Likewise, overwhelmingly the opponents of access to abortion want to similarly restrict sex education and access to contraceptives, offered by organizations like Planned Parenthood far more often than abortion services. The intent doesn’t appear to be preventing abortion, so much as making it a shameful and shame-able activity. The political goal isn’t to end abortion, but to hide it within a nightmarish corner of the world that the broader society doesn’t have to consider.

The moralizing isn’t just another conversation intruding into others’ personal reasons for preferring to have an abortion, for those with that perspective, it is the conversation. The desire to be a parent, filled with a kind of urgency that accepts the financial and other costs of that, is either treated as universal or is evangelized – without hearing that other people, directly living the effects of that decision, have different priorities.

Even as abortion in popular conversation is increasingly a part of an economic plank – argued for in combination with improved education, greater access to other healthcare, and better personal financial standing in general – there’s ways in which it is left out of a broader economic argument. It’s still often thought of as a separate issue, even if one increasingly harmonious with a broader view of how to structure the economy.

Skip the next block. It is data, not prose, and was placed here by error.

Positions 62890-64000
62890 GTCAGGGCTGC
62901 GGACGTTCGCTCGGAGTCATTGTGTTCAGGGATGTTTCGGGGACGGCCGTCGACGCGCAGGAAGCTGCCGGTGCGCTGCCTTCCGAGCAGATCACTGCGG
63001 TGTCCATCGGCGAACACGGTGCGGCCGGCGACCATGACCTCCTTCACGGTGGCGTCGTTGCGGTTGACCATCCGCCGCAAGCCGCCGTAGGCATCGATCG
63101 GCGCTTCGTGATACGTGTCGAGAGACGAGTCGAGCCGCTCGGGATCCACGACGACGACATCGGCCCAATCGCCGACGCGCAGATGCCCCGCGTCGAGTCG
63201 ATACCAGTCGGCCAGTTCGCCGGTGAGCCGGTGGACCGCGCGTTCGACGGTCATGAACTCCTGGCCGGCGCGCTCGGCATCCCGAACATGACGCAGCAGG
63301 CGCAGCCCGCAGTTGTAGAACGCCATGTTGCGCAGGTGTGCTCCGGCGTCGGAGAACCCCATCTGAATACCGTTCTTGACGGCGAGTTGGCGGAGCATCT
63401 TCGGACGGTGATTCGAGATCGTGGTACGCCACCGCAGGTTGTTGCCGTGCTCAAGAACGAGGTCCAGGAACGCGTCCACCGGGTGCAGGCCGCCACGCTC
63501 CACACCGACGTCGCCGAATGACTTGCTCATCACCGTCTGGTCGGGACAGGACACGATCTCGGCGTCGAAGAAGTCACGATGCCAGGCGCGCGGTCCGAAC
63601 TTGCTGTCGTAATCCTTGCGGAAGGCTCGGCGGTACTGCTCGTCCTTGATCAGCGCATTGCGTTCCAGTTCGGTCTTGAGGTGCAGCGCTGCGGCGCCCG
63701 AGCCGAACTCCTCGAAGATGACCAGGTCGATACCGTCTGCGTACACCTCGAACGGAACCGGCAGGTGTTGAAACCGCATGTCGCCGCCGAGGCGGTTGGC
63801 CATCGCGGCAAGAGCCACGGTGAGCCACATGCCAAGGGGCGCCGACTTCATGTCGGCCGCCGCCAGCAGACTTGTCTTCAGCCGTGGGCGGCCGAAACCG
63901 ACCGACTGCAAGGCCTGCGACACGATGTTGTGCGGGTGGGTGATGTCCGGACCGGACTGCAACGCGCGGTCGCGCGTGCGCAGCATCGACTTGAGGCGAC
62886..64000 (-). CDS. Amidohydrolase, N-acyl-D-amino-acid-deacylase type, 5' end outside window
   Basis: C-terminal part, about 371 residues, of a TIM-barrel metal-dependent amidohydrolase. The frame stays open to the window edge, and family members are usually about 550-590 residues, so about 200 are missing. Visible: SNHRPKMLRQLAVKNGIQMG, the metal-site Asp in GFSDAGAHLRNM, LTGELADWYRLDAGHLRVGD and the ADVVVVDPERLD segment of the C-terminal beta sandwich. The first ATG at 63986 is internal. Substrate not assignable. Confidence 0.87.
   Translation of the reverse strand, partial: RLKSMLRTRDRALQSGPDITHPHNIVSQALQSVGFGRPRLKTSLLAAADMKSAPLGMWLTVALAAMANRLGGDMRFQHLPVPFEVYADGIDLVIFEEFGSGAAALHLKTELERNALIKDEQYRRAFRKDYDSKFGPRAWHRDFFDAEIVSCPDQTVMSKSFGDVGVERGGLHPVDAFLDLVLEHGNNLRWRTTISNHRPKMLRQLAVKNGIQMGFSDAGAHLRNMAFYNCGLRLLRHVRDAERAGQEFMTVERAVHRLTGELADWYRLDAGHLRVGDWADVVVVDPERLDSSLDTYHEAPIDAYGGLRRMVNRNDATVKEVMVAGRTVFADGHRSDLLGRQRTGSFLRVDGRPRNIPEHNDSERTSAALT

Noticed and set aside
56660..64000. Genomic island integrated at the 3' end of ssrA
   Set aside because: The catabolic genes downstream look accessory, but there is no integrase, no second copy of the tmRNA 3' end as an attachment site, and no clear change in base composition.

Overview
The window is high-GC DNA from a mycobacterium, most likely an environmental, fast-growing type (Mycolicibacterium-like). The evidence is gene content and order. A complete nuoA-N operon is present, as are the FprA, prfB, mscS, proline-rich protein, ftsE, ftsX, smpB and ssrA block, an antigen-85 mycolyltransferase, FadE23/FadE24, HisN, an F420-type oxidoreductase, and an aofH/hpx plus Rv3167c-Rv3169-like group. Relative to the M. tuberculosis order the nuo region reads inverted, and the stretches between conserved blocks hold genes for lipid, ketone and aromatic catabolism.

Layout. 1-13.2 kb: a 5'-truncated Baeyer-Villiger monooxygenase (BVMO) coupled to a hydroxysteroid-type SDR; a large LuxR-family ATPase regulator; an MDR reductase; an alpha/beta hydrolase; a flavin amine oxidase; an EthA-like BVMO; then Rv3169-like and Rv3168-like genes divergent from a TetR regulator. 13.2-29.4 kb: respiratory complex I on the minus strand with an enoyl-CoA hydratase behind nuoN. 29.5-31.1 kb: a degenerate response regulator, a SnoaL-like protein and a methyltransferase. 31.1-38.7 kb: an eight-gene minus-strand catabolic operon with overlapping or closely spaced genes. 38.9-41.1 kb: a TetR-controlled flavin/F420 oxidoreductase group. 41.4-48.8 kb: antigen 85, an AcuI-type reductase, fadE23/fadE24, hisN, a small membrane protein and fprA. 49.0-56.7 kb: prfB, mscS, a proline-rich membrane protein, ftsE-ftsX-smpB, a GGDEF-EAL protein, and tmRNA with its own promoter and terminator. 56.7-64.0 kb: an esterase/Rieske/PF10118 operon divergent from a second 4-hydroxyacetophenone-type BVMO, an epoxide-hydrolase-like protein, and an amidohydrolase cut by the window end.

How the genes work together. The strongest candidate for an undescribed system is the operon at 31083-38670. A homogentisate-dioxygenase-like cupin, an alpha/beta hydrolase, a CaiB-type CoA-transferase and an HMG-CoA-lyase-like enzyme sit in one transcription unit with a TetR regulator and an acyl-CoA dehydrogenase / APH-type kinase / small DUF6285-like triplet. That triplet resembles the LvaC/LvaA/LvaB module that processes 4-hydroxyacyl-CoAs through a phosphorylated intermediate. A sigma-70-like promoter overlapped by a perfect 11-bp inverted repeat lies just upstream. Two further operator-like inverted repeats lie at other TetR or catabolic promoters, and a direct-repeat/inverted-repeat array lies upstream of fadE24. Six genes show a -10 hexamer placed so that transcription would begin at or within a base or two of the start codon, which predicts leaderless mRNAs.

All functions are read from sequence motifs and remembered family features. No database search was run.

The Economic Policy Institute, for example, excluded it from their recently released twelve-point Women’s Economic Agenda. Aspects of their policy plank address the underlying economic issues by calling for a path to citizenship for undocumented immigrants, asking for policies to encourage labor organization, and specifically for an end to wage theft and wage discrimination. All of those are key financial factors that weigh heavily in the decisions of many to have an abortion.

Some policy prescriptions even more directly confront the economic situation that many pregnant people find themselves in. The agenda also called for greater access to childcare, as well as paid family and sick leave. Those are often specific economic realities that motivate people unsure if they can become parents to decide that they aren’t in a place where they can have children. In short, the policies here are designed to give people the resources to become parents, if they so choose.

What’s more, some of those policies useful to parents are also useful to those who for other reasons aren’t interested in having children at this time. The call for longer term scheduling, to ease planning, is vital for parents to be able to best interact with their children. It also is one of the key ways for someone who needs an abortion to plan ahead and not face the prospect of forgoing a potentially significant amount of pay to avoid the even larger costs of pregnancy and parenthood.

In short, this emerging set of policies, which has deep ties to a progressive vision of how to improve the current economy,  is rather compatible with the increasingly economic argument for retaining or even improving access to abortion. Still, abortion remains another issue for now, and has yet to be specifically invoked in the broader policy plank.